GROCERIES in full Stock, consisting in part of
BACON AND DRY SALT MEAT.
FLOUR of the well-known brands.
SUGAR AND COFFEE which defy competition in price and quality
Guanape Guano, as well as
LIME, LAND PLASTER, &c., constantly on hand.
??-We are als o agents for well-known FIRE AN LIFE INSURANCE
GERMANIA, of New York.
Andes, of Cincinnati, O.
Equitable Life Assurance Company, of New York
And lad, but not least, the celebrated
SINGER'S FAMILY SEWING MACHINES, an exhibit is sufficient.
We have and do sell tho goods.
BULL.* SCOVIIJL. & PIKE.
DR. E. J. OLiVEROS,
DRUGS, MEDICINES, CHEMICALS,
? t * tend 'Mi "in <>ji
FINE TOILET SOAPS, FANCY HAIR AND TOOTH
BRUSHES, PERFUMERY AND FANCY TOILET ARTICLES,
trusses -a.isrr> siJouii,iD^k-i3iiA.oii:s,,
GRASS AND GARDEN SEEDS.*
PAINTS, OILS, VARNISHES, AND DYrE-STUFFS, ***\
An ?i .jar-,riff. bnllit-fwni
Lottor-Paper, Pens, Ink, Envelops, Glass, Putty, Carbon Oil, Lamps and Chimneys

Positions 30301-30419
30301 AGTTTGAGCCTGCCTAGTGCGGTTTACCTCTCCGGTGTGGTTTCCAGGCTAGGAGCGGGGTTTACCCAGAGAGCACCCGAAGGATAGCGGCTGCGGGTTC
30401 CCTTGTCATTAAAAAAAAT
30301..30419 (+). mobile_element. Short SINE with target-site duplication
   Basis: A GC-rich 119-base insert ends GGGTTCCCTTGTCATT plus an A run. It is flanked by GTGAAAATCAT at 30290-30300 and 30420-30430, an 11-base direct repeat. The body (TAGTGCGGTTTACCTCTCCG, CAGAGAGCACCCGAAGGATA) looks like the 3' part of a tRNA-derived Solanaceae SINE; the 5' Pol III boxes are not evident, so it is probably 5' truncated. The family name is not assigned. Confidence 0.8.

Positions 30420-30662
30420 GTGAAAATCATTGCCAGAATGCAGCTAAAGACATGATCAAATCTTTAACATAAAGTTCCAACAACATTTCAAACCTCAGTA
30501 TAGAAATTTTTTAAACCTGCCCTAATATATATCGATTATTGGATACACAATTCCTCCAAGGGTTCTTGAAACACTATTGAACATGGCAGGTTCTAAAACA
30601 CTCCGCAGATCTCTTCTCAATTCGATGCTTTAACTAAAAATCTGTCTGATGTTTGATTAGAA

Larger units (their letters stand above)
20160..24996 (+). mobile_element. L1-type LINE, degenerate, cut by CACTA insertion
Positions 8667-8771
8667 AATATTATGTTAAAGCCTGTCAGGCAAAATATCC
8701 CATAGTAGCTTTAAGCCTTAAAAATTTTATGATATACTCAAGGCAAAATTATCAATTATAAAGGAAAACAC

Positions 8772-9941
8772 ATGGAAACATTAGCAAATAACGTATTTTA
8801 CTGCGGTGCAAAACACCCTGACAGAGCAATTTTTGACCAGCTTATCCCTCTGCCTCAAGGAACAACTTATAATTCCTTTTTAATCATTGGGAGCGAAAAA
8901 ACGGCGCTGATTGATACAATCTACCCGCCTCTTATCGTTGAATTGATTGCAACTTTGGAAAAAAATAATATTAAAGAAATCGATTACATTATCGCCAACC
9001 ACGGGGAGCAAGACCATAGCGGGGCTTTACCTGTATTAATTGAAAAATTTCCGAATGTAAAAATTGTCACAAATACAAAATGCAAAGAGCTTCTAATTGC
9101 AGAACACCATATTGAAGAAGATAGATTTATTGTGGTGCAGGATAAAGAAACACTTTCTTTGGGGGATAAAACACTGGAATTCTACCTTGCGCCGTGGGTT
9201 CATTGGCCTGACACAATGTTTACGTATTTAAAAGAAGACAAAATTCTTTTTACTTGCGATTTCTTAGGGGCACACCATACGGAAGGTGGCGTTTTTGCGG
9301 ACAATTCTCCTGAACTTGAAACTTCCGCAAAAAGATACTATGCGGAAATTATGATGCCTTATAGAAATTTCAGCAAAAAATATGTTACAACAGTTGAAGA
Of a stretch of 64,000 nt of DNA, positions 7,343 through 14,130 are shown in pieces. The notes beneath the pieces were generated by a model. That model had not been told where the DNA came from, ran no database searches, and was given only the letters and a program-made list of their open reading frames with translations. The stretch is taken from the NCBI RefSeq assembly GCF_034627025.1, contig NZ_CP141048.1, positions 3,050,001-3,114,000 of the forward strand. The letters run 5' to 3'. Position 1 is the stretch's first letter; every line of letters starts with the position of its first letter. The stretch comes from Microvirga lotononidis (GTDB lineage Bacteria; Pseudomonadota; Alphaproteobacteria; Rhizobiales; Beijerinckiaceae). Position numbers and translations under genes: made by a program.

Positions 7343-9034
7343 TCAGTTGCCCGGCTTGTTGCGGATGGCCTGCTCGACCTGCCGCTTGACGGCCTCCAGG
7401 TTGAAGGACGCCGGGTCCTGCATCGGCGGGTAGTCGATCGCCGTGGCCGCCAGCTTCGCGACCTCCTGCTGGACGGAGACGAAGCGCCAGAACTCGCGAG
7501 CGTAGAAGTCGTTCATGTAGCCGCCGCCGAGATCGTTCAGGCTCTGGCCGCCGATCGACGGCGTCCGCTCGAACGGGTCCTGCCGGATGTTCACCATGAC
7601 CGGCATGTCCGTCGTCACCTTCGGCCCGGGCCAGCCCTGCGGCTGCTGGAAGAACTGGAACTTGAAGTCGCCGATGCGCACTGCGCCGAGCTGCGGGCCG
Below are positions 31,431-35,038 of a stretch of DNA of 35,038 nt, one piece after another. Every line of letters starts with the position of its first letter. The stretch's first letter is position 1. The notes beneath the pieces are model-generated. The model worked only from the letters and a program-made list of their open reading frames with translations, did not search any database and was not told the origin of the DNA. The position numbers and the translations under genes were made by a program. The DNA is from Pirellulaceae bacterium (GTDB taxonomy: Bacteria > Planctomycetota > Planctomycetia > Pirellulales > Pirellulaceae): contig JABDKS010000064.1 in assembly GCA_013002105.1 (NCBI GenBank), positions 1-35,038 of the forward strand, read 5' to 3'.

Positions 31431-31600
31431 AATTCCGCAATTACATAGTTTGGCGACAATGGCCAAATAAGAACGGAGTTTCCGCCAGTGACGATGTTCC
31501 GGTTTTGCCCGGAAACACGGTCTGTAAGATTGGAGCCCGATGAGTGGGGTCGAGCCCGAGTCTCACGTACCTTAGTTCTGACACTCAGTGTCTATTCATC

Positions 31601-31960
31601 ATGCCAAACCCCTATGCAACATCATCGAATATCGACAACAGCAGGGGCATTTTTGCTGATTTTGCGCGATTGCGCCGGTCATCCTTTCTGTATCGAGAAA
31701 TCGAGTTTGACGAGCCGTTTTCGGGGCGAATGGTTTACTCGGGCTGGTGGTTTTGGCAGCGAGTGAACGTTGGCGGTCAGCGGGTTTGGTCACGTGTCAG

Physicians' Prescriptions Accurately Compounded:
The Citizens' Savings Bank
Ole SOUTH CJsJB.OI-.XNJn.
Will pay 7 PER CENT. INTEREST on SPECIAL DEPOSITS and G PER CENT, on SAY
ING8 DEPOSITS, Compounded Semi-annually.
Xiocal ITiiAaiace Committee.
Hon. THOS. W. GLOVER.
Col. PAUL S. FELDER.
Copt. JOHN A. HAMILTON.
JAS. H, FOWLES,
mch 19-ly_Assistant Cashier.
THE UNIVERSAL LIFE
69 S-ibertv Street. New Vork
'1it U ? ????
The Original Stock Ltfe Insurance Company of tho United Stales
WILLIAM WALKER, President.
HENRY J. FURBER, Vict-President, JOHN II. BEWLEY, Secretary.
GEORGE L. MONTAGUE, Actuary. D. W. LAMBERT, ju v., Mo'dical Kxatn'r
Tuis Company Offers the Following Important Advantage* to thosa About
Effecting Insurance on their Live*.
Int. Insurance at Stock Rates, being from 20 to 30 Per Com. less than the Rate* charged by
2d. Each Policy-holder U regarded as a Stockholder to tho oxtcut of ouo Annual Proraram
on hit Policy, and will share in the Profits of the Compaur *o the came extent ant a Stockholder
owning an equal amount of the CapiCil Stock.